It’s often claimed the rebels met a hostile response from the city’s population as they were marched off to jail. That was true in the upper class parts of South Dublin and some wives of soldiers in the British army were certainly hostile, but recent histories have uncovered crowds cheering the rebels, despite the drawn bayonets of their guards, and a growing sense of admiration for their resistance. The executions, carried out under military law, deepened a growing sense of alienation from British rule.
Connolly, shot in the ankle during the fighting, was dying of gangrene but was driven into the prison yard at Kilmainham strapped to a chair and shot. The last calls for his execution had come from Dublin’s main employer.
Connolly was well known to trade unionists and socialists in Britain, and had begun his political career in his native Edinburgh. But few rallied to defend his participation in the rising. An exception was John Maclean in Glasgow who grasped that rebellion in Ireland would weaken British imperialism and that Connolly was determined to strike a blow against the war.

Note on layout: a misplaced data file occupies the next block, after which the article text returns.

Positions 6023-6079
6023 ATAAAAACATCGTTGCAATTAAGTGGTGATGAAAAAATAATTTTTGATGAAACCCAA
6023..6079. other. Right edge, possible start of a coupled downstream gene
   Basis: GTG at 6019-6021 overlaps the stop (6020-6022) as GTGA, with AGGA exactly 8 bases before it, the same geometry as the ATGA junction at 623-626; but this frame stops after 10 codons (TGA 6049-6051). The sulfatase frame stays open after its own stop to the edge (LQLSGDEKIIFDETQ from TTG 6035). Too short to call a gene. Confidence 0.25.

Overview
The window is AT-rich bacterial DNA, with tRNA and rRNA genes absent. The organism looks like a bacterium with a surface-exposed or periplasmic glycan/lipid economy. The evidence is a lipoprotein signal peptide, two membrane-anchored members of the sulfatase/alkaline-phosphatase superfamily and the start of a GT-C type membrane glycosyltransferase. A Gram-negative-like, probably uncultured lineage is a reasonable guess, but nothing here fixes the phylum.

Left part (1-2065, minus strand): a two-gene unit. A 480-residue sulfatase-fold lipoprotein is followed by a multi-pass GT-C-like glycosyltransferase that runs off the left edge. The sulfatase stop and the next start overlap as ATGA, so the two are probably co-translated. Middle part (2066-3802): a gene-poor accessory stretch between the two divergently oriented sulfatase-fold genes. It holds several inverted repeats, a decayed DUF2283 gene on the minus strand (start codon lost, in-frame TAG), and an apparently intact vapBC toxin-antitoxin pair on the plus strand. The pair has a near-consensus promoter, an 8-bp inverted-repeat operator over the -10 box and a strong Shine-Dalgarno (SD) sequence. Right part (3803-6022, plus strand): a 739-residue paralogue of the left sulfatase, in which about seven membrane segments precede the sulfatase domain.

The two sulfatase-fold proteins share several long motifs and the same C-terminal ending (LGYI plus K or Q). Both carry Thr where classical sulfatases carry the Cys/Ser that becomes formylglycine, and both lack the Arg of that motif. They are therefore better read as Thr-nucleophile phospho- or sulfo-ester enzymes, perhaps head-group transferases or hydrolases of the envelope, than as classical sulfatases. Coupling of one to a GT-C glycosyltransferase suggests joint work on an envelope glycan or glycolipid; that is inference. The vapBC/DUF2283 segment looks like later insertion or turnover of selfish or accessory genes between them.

Across Europe, but above all in Ireland, support for the First World War was slipping away as the death toll mounted. Within weeks the slaughter houses of Verdun and the Somme would worsen the barbarity of the Western Front. The tide had turned against British rule in Ireland and there was no going back.
Chris Bambery is an author, political activist and commentator, and a supporter of Rise, the radical left wing coalition in Scotland. His books include A People's History of Scotland and The Second World War: A Marxist Analysis.
More articles from this author
- Scottish elections: will Alba shake things up?
- Alliance of Adversaries: The Congress of the Toilers of the Far East - book review
- Loyalist riots: is the long Good Friday coming to an end?
- Scottish independence at a crossroads: where has Alba come from?
- Lenin 150 (Samizdat) - book review
- The Communist Movement at a Crossroads: Plenums of the Communist International’s Executive Committee, 1922-1923 - book review
- Bobby Sands and the political prisoners who changed Ireland